Tag Archives | knowledge

The Forgotten Mystic Secrets Of Athanasius Kircher

Writers No One Reads on the incredible genius of Athanasius Kircher, a sort of bizarro-da-Vinci who created jaw-dropping inventions and surreal, lavishly illustrated science books covering topics such as the people who live inside the earth:

Athanasius Kircher (1602-1680) [was] a Jesuit priest and polymath who wrote more than thirty big books on everything from optics, acoustics, linguistics, and mathematics to cryptology, Egyptology, numerology, and Sinology.

Kircher wasn’t just a writer. He was an inventor of speaking statues, eavesdropping devices, and musical machines. (He is alleged to have invented an instrument called the cat piano.) He was the curator of an early modern museum — a cabinet of curiosities featuring the tailbones of a mermaid and a brick from the Tower of Babel — at the Jesuit college in Rome. He pursued his interest in geological matters by climbing down inside the smoking crater of Mount Vesuvius. And he was perhaps the first to use a microscope to examine human blood.

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Are Genius Scientists A Relic Of The Past?

No more Einsteins? Phys.org writes:

Dean Keith Simonton, professor at the University of California, in the journal Nature argues that it’s unlikely mankind will ever produce another Einstein, Newton, Darwin, etc. because, he says, we’ve already discovered all the most basic ideas that describe how the natural world works. New work will involve little more than adding to our knowledge base.

Sadly, the past several decades only offer proof of his assessment. Since the time of Einstein, he says, no one has really come up with anything that would mark them as a giant in the field.

The way modern science is conducted [may be] adding to the problem. Rather than fostering lone wolves, the new paradigm has researchers working together as teams, efficiently marching towards incremental increases in knowledge. That doesn’t leave much room for true insight, a necessary ingredient for genius level discoveries.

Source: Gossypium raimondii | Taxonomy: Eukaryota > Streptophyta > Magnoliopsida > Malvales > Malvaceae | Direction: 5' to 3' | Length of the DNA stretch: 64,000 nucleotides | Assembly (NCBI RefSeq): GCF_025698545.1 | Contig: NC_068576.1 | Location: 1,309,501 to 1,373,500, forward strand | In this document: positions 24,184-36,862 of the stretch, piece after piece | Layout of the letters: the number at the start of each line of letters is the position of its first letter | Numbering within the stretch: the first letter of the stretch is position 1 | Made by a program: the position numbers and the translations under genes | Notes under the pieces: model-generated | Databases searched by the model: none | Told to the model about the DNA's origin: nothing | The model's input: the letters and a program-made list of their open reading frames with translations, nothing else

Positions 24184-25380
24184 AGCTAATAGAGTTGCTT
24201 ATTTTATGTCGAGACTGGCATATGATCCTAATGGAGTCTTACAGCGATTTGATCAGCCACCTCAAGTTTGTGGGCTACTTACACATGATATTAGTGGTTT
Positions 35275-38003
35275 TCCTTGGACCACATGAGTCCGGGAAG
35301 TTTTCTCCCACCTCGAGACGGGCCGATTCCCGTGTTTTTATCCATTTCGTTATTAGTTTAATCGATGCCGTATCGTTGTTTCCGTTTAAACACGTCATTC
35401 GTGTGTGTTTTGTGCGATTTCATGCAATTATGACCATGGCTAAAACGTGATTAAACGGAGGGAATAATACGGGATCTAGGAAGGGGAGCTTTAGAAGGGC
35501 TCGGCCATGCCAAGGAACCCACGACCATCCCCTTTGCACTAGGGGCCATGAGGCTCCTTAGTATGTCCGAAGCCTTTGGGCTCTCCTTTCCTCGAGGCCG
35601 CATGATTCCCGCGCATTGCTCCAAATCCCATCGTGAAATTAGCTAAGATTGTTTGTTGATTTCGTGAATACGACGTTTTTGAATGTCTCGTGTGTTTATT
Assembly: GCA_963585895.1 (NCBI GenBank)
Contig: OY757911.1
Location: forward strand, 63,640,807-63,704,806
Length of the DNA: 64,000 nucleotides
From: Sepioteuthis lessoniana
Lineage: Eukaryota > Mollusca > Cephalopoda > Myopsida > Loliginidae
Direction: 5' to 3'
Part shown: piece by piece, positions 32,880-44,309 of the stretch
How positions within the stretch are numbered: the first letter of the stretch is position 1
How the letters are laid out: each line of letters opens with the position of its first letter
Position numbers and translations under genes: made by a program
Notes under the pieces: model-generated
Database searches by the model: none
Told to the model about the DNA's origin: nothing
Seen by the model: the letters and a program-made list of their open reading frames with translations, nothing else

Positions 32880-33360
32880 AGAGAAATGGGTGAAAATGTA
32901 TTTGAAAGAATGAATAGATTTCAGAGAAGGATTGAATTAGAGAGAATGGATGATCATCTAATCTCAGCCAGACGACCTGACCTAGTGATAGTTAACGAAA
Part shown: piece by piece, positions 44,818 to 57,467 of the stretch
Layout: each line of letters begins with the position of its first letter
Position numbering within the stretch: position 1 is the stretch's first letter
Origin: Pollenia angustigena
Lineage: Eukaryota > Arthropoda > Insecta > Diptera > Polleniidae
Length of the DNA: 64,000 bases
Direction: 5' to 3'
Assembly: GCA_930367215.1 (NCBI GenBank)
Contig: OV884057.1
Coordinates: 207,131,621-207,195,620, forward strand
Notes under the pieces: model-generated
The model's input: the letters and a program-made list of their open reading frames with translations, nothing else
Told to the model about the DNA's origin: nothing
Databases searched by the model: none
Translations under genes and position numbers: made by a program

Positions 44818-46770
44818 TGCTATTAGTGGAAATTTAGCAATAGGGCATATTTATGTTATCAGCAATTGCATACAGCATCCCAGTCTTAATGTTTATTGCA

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Method Unveiled To Store Data Forever In Quartz Glass

If we hope to preserve the knowledge and art produced by human civilization long after we are gone, or send a message to beings far from us in space of billions of years ahead in the future, it can be done using quartz. Phys.org reports:

Japanese hi-tech giant Hitachi on Monday unveiled a method of storing digital information on slivers of quartz glass that can endure extreme temperatures and hostile conditions without degrading, almost forever (a few hundred million years at least).

Hitachi’s new technology stores data in binary form by creating dots inside a thin sheet of quartz glass, which can be read with an ordinary optical microscope. Provided a computer with the know-how to understand that binary is available—simple enough to programme, no matter how advanced computers become—the data will always be readable, Torii said.

Hitachi have not decided when to put the chip to practical use but researchers said they could start with storage services for government agencies, museums and religious organisations.

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Dotsies: Language Of The Future?

Dotsies is a minimal, dot-based alternate version of the Latin alphabet. Why have we not evolved past using a 3,000-year-old character system?

Since latin letters (a, b, c, etc.) are optimized to be written by hand, they take up a lot of unnecessary space. Your eyes have to move at a frantic pace from left to right to read. Get more screen space! Save paper!

It’s easier than you think. There are only 26 letters. It takes only about 20 minutes at memorize.com/dotsies to get them into your short term memory. Each letter has five dots that are on or off (black or white). You’ll be very slow at first, but will noticeably speed up over time. As you progress, words start to look like shapes.

DOTSIES

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